Today brought on more bright eyed alertness from the little missy. Eventually though, it caught up to her and she started to get fussy all over again. The nurses solution is to first try to deal with the babies' irritability by giving them Tylenol. I don't know why this has been effective for them, but I've seen it work with Olivia so I was willing to let them try it. This time, it did aboslutely nothing for Olivia. She fussed, tossed, turned and cried throughout the afternoon in between 15-20 minute cat naps. Nothing of enough substance to really get her much needed rest. Eventually her nurse gave her an oral sedative and she conked out around 5.
I'm not a fan of medicating just for the sake of medicating, and in this particular case I really want to know what's at the root for all this newfound crankiness. Moreover, sedatives will not be available to us once Olivia is moved down to the regular patient floor nor will Brian and I have access to it once we're at home so I'd like to try to be able to get her to sleep without the meds. Our night nurse was a little more helpful. She threw out a few different possibilities:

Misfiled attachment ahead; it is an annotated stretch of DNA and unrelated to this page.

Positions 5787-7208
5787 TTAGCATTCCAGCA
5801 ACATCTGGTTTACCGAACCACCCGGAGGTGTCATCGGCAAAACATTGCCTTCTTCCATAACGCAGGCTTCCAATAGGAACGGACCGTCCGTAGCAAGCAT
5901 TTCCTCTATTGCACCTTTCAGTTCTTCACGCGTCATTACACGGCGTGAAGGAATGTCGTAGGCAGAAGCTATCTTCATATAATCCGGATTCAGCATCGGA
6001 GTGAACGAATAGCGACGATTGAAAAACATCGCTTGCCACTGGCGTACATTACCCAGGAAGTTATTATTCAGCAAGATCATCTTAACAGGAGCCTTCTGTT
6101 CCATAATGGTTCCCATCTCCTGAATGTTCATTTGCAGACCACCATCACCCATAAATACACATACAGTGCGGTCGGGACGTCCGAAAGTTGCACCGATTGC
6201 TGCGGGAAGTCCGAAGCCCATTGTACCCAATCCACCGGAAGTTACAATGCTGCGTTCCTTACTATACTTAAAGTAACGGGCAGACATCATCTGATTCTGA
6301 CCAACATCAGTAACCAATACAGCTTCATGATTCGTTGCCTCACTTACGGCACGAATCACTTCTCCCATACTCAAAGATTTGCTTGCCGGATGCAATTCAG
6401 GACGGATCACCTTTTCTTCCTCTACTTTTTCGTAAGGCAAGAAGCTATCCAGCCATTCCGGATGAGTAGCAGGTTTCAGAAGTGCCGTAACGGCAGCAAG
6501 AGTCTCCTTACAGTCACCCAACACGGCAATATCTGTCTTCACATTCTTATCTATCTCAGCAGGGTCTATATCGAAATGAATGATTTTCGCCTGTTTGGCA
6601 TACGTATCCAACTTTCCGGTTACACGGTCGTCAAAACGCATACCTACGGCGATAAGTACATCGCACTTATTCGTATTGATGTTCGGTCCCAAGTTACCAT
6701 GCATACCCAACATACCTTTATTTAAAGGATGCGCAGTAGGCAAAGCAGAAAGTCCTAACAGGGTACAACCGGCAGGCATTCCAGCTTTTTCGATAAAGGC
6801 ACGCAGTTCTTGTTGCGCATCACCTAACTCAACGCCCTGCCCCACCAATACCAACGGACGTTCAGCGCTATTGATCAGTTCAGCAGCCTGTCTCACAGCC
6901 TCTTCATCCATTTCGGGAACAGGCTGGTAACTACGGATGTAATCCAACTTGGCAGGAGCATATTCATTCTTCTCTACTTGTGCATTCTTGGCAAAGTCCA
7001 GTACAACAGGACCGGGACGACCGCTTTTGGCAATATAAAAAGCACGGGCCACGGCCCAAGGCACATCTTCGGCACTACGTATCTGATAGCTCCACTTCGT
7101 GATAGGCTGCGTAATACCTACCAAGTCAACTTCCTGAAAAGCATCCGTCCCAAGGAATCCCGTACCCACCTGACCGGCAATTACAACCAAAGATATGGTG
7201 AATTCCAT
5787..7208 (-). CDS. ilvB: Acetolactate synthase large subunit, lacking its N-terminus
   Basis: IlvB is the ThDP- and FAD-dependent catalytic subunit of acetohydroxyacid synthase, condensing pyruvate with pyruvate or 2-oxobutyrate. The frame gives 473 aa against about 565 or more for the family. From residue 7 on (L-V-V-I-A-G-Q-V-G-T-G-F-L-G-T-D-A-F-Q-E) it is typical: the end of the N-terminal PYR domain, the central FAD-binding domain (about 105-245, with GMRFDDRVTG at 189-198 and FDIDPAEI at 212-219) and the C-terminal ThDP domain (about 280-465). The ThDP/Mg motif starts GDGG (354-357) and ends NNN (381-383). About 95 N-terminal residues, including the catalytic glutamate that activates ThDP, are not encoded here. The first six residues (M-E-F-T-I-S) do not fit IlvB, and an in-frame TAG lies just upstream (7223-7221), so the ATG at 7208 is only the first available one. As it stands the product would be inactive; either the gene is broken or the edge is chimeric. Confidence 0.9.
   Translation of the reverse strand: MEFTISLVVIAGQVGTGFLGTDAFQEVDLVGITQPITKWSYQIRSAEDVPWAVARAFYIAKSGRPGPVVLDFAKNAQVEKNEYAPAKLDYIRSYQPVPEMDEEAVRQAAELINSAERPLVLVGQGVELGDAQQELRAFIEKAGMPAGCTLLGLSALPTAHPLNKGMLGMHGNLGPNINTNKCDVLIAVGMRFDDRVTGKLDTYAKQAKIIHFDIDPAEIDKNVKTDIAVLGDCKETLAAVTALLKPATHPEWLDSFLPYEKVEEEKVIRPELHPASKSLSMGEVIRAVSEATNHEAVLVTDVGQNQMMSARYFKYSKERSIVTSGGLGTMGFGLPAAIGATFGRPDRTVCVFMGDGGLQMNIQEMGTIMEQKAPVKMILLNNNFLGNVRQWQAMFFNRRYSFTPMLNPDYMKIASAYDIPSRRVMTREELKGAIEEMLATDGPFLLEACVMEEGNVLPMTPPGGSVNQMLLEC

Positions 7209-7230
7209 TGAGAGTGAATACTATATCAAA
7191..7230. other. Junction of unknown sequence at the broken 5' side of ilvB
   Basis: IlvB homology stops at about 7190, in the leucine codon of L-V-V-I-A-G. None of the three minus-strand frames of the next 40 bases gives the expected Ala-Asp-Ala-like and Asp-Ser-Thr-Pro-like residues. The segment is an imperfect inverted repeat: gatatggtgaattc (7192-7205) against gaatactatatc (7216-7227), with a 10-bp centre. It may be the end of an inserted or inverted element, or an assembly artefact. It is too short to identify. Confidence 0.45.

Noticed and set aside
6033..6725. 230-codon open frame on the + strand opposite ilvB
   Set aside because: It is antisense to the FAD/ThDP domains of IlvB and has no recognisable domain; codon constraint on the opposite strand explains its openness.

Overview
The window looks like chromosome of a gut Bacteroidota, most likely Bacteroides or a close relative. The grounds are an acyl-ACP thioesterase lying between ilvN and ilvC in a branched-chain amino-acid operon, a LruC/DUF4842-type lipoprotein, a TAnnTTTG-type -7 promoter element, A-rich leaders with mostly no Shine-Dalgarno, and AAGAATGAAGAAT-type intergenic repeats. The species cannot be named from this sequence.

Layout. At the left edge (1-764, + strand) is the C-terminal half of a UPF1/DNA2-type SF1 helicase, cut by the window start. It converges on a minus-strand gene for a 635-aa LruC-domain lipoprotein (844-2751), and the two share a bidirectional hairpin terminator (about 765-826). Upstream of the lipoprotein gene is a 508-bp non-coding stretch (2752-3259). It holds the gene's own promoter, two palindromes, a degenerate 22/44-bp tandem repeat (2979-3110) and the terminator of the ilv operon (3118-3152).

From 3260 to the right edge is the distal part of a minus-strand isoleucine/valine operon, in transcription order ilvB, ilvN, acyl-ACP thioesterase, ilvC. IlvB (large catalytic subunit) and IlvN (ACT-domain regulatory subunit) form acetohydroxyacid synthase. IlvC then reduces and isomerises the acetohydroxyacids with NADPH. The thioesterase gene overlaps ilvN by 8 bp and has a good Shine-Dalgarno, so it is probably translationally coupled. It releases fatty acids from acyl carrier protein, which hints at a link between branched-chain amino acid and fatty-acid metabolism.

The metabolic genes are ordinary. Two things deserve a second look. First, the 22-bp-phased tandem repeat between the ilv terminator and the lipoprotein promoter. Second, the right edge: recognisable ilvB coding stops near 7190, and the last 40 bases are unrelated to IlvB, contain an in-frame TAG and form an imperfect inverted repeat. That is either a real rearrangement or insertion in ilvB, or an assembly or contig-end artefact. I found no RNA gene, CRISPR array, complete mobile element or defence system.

- Most babies get their food through bottles, which we're currently giving to Olivia via an NasoGastric tube aka NG tube. She's not expending any energy for her food while normal babies get tired after a bottle and drift off to sleep from the effort that was required to suck it down
- Olivia doesn't have much visual or audio stimulation in her day to day for right now. She's been in the same crib in the same room for almost three weeks and that gets old even to babies. At home she would be getting moved from room to room and from crib, to swing, to bouncey seat, etc - another reason why babies tend to recover faster at home
- The worst of the causes would be that she either has some residual pain from surgeries or an IV that is causing her pain or discomfort or she is experiencing a withdrawl from her long use of sedatives/pain meds following intubation and surgery